Looking at Martin Whalley's life, one of the words that certainly comes to mind is "cosmopolitan."
Educated at Britain's University of Bristol ( where he studied biological sciences ), Whalley, a consul, has worked in London, at The Hague in the Netherlands and at the British consulate in Sao Paulo, Brazil. ( In addition, he has traveled all over the world. ) Now he's in Chicago, working at the British consulate here.
However, it is also a temporary job ( generally four years ), which means he and his husband, Rafael, will probably be moving again within a couple years. "You make great friends, but you know that you're going to have to leave and start againwhich is exciting and exhausting," Whalley said.
Regarding what attracted him to Chicago, Whalley told Windy City Times, "There were two things. I wanted to work in the USA because the relationship between the U.S. and the U.K. is really important. Also, it's a job where I get to manage a big team that works across a lot of different areas, so it's a good career move. Thirdly, it's just a great city to be in. Also, I was looking to go to an English-speaking country; we've been here two years and Rafael ( who I met in Sao Paolo ) now speaks perfect English."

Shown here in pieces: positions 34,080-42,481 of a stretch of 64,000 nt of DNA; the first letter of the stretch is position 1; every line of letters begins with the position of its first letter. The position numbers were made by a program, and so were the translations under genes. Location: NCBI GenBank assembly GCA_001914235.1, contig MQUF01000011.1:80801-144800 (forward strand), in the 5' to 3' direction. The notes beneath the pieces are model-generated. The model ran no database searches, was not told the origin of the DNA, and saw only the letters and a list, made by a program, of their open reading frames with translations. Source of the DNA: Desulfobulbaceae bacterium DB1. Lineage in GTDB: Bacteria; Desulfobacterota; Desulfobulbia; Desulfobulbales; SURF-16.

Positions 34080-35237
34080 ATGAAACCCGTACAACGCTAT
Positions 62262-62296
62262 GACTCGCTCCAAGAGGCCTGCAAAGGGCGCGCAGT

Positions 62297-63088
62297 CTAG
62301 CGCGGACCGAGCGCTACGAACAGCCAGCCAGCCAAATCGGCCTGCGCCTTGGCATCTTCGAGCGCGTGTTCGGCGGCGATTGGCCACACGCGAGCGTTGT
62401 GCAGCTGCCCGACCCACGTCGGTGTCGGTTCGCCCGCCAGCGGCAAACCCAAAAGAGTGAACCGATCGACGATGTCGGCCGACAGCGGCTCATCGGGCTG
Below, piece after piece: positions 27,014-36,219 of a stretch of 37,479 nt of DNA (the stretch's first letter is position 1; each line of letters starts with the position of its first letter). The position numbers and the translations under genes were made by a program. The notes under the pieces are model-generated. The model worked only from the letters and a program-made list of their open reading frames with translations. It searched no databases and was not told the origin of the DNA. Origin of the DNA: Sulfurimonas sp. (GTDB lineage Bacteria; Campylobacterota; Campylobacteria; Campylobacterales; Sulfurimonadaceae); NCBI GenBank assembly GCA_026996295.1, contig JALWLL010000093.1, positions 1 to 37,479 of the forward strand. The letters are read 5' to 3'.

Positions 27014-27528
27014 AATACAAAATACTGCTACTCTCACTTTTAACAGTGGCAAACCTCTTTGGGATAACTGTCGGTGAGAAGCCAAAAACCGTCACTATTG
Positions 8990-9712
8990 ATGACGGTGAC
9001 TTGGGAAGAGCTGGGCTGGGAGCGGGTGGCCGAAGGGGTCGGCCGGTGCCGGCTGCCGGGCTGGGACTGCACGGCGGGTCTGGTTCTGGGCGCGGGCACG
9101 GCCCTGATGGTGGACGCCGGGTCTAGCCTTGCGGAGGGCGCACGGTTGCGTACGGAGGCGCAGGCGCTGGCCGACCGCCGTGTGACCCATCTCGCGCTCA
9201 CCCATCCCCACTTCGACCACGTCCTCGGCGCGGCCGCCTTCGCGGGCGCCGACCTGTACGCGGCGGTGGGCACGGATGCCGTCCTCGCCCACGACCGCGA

As for a "typical workday," Whalley said, "My job is to represent the U.K. across the 14 states we cover. Therefore, my days are massively varied, which is my favorite part of the job. I would say that it probably breaks down into three or four areas.
"First, there is representing the U.K., politically. So it's dealing with state and city governments as well as reoprting back to London during elections about U.S. politicsand making sure the U.S. and U.K. understand what the other wants. There's also economic policy, and that involves working on such areas as energy policy and climate change, and trying to influence state and city governments.
"The third patch is about building and maintaining the U.K.'s reputation in the eyes of Americansalthough sometimes we want to change perceptions. Sometimes Americans think of Britain as castles and formalityand it is those things; however, it's also modern and dynamic, like with the work we do on LGBT rights. And I guess the fourth part is working directly with American and British businesses, helping them expand into each other's territories."
Overseeing 14 states, there are bound to be conflicts on various subjectsso how does Whalley deal with those? He said, "Obviously, we'd like to use our influence to change minds, but we don't ever expect everybody to always agree with us. For example, the U.K. opposes the death penalty in all circumstances,; in some parts of the U.S., it's still used, so we like to set out our positions and hope that people will listen to us."
* Age: 35
* Relationship: Married to Rafael, a personal trainer
* Job title: Deputy consul general at the British Consulate Chicago
* Favorite snack: Chocolate
* Neighborhood: Streeterville ( "I like a big-city feel." )
* Dream vacation: California
* Favorite restaurant: "I like 90 Miles Cafe as well as restaurants in Greektown."
* Personal mantra: "Always say 'yes.' Be open to opportunity."